Friday, September 09, 2011

Propaganda without Context: The Autobiography of Nicolae Ceaușescu

There was a time when Nicolae Ceaușescu got all the Iron Curtain’s favorable press. Many in the foreign policy establishment considered him reasonable, even reform-minded, based on some shrewd public relations moves, like his measured criticism of the 1968 Soviet invasion of Czechoslovakia. However, the 1989 Revolution ripped down the façade, revealing to the world the monster that had long oppressed Romania. Of course, every dictator sees themselves as an enlightened Caesar and has the state-produced propaganda to prove it. Culling 180 minutes from over 1,000 hours of archival footage, Romanian director Andrei Ujică assembled a video-collage of Ceaușescu’s life as it was perceived by the dictator and recorded by his state cameras in The Autobiography of Nicolae Ceaușescu (trailer here), which opens today in New York.

Defiant to the end, Nicolae Ceaușescu refuses to cooperate in the hastily assembled trial, following the Revolution (he would say coup) that removed him from office. Indeed, his has been a life of destiny as we watch his storied career in flashbacks, courtesy of the state propaganda ministry.

From his meteoric rise following the death of his Stalinist mentor Gheorghe Gheorghiu-Dej, Ceaușescu might have displayed a bit of independence in foreign policy, but aside from his support for Prague Spring, this usually manifested itself in uncharacteristically warm relations with the Warsaw Pact’s Eastern rivals, the Chinese and Vietnamese (here was a man who could appreciate a personality cult). Still, he certainly seemed to enjoy entertaining western heads of state, including President Nixon (who also appears to relish his photo ops with one of the few world leaders he physically towered over).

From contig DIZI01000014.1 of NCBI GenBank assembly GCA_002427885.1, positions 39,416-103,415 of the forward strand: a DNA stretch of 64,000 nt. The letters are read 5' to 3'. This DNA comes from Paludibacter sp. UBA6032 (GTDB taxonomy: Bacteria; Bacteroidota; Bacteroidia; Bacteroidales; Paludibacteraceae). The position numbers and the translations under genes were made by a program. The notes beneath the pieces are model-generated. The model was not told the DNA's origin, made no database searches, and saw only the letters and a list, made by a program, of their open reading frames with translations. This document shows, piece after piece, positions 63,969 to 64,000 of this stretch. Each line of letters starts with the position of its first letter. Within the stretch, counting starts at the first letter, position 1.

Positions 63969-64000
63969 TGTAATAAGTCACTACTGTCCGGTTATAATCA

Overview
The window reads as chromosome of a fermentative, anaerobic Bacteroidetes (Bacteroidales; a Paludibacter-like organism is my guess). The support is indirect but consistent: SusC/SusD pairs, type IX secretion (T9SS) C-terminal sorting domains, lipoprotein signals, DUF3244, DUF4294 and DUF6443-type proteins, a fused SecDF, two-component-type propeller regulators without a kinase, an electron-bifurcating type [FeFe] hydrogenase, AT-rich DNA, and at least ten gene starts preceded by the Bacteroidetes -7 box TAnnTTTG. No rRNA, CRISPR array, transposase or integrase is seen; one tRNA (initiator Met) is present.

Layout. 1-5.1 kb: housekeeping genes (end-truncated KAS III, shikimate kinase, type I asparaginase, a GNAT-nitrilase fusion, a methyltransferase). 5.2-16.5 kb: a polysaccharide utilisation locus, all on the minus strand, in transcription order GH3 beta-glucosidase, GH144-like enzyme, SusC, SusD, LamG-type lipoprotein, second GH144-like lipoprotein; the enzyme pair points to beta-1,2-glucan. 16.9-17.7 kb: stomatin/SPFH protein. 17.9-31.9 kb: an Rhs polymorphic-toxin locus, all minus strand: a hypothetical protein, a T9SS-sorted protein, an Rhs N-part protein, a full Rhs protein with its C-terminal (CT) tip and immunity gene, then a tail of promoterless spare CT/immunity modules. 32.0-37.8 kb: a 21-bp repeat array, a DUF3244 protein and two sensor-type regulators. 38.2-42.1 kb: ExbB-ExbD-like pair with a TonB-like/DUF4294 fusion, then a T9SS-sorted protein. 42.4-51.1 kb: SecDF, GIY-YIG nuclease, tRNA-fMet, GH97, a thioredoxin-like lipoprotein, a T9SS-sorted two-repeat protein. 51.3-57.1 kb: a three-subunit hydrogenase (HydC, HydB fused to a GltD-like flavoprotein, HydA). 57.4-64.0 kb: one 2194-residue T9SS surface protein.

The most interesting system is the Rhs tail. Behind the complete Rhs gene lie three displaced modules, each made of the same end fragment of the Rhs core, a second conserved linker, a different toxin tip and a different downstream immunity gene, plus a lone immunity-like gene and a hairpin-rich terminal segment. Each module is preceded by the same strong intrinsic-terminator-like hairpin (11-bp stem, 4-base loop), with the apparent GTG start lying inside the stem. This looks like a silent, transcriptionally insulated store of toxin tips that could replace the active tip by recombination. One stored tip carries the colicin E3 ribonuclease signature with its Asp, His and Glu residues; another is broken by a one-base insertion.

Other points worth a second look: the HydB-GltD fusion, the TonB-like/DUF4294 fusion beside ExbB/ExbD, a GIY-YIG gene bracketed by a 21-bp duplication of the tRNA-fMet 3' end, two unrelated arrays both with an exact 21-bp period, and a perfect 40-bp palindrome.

We watch as Ceaușescu celebrates birthdays, receives dignitaries, and opens party conferences, over and over again. He briefly condemns a spot of hooliganism in Timişoara and then suddenly he is facing an ad-hoc inquest. Of course, the real story is much more dramatic and far bloodier.

More or less billed as an object lesson in film as a propaganda tool, Ujică did not set out to create a revisionist history or to humanize the permanently deposed dictator. However, the film might have that unintended effect on audiences not privy to Ujică’s underlying concept or his past work documenting the 1989 uprising in Videograms of a Revolution. This is a particular risk here in New York, where art-house patrons consider themselves politically sophisticated but are easily manipulated by propagandistic images exactly like those assembled in Autobiography.

Running a full three hours, Autobiography is a hugely ambitious work, but frankly it is a punishing viewing experience. One scene of Ceaușescu fondling the bread of a well-stocked Potemkin market during a photo op makes the point. The second constitutes overkill. In fact, there is constant and deliberate repetition throughout Ujică’s film, as each Party conference and state visit blends into the next. Perhaps, this is a deliberate strategy to convey the rigidly homogenous nature of Ceaușescu’s artificially constructed reality, but is wearying for viewers looking for a lifeline to grasp unto.

As the highly problematic Autobiography stands, there is no footage that even mildly criticizes Ceaușescu’s twenty-five year misrule. How could there be? Any employees of the propaganda ministry not properly lionizing their master would have faced severe (probably fatal) reprisals. As a result, the entire film is much like Kim Il-sung’s massive welcoming ceremony, a hyper-real but static spectacle, ironic in its conspicuous lack of irony.

Ujică proves himself a daring filmmaker, but to what end? Autobiography is ultimately a film for those who have an affinity the vintage aesthetics of the Soviet era, regardless of the messy history involved, essentially unreconstructed leftists and ironic hipsters. Not recommended, it opens today (9/9) at the Elinor Bunin Munro Film Center.